Clean eating diets are fuelling eating disorder crisis, doctors warn

‘Clean eating’ diets are fuelling a growing eating disorders crisis, doctors and even some former proponents are warning.

Last week Dr Mark Berelowitz, an eating disorder specialist at the world-renowned Royal Free Hospital, warned that the clean eating regimes promoted by popular food bloggers and websites can be a “catastrophe”.

Berelowitz told the Sunday Times said that 80%-90% of his patients at the Royal Free followed clean eating diets, which exclude or severely restrict dairy, gluten, carbohydrates, sugar, and meat.

In an interview with the newspaper Berelowitz calls the term clean eating “dangerous” because “it gives someone who is battling to hold on to their health a misplaced sense that they ought not to have a peanut butter sandwich as a snack, and instead have some raw broccoli.”

He added: “Calling this regime ‘clean’ is a sort of deliberate marketing myth that emphasizes one approach to eating at almost any cost. The ones who are most likely to be attracted to these blogs are people who are already overly self-critical”.

“Calling this regime ‘clean’ is a sort of deliberate marketing myth that emphasizes one approach to eating at almost any cost”

Food disorder experts say that the popularity of clean eating diets is leading to growing numbers of young people, particularly teenage girls, becoming obsessive about ‘healthy’ eating and learning to fear entire food groups.

This phenomenon is sometimes known as orthorexia nervosa, the term coined by Dr Steven Bratman to describe personal food regimes that have become a “disease disguised as a virtue”

The eating disorder charity Beat says that orthorexia nervosa is technically not an eating disorder, describing it as being closer to obsessive compulsive disorder, and characterized by a “fixation on righteous eating, eating only ‘pure’ foods and trying to avoid contamination by food.”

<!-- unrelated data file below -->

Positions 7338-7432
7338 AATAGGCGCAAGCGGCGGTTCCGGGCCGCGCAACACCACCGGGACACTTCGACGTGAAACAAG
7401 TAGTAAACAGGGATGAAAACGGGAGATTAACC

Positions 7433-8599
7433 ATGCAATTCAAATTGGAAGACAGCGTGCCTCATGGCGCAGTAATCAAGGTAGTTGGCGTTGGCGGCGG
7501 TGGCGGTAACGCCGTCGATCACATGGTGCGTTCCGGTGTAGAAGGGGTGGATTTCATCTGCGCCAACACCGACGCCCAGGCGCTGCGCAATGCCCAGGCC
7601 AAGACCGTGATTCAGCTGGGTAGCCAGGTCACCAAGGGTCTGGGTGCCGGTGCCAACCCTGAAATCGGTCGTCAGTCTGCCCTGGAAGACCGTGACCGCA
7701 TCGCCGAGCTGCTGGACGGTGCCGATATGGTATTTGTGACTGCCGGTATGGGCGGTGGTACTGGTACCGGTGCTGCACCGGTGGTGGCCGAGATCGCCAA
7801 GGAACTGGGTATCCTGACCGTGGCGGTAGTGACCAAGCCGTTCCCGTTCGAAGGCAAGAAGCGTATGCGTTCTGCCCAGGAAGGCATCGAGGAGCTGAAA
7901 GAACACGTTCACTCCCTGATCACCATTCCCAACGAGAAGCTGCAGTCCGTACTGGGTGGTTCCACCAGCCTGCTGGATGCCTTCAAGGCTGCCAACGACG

Beat hears frequently from young people who have flipped over from having a healthy interest in eating well to acquiring an unhealthy fear of food and eating occasions. One teenage girl writes: “I think about food constantly, I struggle to eat anything that I haven’t made myself and the thought of eating anything unhealthy that doesn’t comply with my strict clean eating rule makes me extremely anxious. I control everything I eat. It’s exhausting.” She anguishes: “It’s my birthday next week and my family will expect me to eat [food types] like everyone else.”

Maddy Moon, who runs a website helping people with orthorexia, was once an ardent follower of clean eating diets. When she lost weight dramatically, her periods had stopped and she was constantly exhausted she realised her eating obsession was making her ill. She says she became trapped in “orthorexic cycle”. It wasn’t just thought of eating a Big Mac that would make her feel sick, as she recently told Vice magazine: “I’d actually become scared around just … fruit. I didn’t really eat salads because they have ‘too many ingredients’, and that scared me.”

“I’m not very keen on the ‘clean-label’ or ‘guilt-free’ type of message framing … (it’s) basically selling fear”

The journalist and food allergy blogger Alex Gazzola says he thinks free-from brands should avoid negative terminology. He recently told NPN: “I’m not very keen on the ‘clean-label’ or ‘guilt-free’ type of message framing. At the end of the day it’s food, isn’t it? I prefer when a brand uses phrases such as ‘try it’, or ‘it versatile and it tastes great’ – rather than basically selling fear.”